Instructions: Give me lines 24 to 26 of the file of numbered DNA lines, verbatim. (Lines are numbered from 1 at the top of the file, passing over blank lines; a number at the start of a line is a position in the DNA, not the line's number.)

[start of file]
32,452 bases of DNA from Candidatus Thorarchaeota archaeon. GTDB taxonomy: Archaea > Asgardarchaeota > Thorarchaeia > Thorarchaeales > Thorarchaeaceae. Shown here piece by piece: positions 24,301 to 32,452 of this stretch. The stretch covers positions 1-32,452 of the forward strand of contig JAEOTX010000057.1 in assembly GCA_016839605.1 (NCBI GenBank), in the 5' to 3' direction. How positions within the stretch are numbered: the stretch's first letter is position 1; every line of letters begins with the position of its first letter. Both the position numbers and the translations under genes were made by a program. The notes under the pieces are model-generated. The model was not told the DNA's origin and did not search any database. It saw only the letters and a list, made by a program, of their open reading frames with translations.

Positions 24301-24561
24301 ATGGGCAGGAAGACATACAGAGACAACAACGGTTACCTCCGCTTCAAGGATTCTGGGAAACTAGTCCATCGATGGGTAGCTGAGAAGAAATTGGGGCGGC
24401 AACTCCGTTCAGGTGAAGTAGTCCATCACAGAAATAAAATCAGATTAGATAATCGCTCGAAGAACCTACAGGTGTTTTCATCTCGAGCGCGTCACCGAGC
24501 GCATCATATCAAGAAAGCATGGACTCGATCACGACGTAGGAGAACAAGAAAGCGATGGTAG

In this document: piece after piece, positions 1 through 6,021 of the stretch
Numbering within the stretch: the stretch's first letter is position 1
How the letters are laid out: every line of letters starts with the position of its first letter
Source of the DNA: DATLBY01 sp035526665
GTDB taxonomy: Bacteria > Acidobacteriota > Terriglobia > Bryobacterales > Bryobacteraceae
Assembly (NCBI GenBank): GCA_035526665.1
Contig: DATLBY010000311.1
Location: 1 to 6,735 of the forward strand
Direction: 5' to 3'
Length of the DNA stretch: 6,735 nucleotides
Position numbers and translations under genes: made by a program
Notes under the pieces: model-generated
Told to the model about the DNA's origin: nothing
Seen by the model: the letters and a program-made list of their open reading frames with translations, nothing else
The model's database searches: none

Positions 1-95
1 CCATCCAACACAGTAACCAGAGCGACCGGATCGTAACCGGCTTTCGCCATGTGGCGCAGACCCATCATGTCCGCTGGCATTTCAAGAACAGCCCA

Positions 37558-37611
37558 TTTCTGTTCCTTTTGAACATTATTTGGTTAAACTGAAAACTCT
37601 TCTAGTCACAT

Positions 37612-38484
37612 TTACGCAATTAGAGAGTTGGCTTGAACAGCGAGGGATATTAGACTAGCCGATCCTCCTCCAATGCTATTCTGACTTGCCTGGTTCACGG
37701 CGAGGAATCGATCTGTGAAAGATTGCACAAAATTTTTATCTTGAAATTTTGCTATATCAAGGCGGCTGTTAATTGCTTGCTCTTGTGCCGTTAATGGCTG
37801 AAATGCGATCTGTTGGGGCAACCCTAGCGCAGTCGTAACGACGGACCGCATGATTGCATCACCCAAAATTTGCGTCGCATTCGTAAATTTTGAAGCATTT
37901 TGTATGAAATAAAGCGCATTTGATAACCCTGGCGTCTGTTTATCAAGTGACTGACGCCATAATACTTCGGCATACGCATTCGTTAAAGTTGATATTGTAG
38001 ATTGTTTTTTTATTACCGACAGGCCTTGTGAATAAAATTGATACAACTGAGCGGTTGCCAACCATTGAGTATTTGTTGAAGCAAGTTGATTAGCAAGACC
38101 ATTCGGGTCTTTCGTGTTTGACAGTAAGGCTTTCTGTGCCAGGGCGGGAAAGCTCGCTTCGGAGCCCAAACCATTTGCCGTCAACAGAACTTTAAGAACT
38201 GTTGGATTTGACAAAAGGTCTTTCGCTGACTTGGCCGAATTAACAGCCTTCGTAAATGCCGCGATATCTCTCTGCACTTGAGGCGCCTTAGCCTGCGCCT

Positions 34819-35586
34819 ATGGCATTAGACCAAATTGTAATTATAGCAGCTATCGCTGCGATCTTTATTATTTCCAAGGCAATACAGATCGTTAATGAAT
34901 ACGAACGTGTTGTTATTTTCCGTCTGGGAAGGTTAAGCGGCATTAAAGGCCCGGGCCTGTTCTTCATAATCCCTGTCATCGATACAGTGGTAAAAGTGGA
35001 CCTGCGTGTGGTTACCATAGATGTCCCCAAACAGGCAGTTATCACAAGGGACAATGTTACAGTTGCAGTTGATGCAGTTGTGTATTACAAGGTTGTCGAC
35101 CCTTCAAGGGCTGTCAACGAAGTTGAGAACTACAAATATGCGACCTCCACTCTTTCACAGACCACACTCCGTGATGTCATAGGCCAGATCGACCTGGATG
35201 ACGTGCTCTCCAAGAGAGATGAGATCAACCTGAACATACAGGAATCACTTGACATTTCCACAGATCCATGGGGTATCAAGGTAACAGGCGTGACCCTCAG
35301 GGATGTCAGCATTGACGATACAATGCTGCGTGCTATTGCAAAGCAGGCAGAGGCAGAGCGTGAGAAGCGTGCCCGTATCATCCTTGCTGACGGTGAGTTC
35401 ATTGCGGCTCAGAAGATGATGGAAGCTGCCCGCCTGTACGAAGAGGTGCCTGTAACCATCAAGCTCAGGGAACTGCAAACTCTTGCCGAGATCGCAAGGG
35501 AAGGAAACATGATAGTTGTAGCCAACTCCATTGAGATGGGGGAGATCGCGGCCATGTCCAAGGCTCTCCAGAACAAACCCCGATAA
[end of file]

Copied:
37558 TTTCTGTTCCTTTTGAACATTATTTGGTTAAACTGAAAACTCT
37601 TCTAGTCACAT

Positions 37612-38484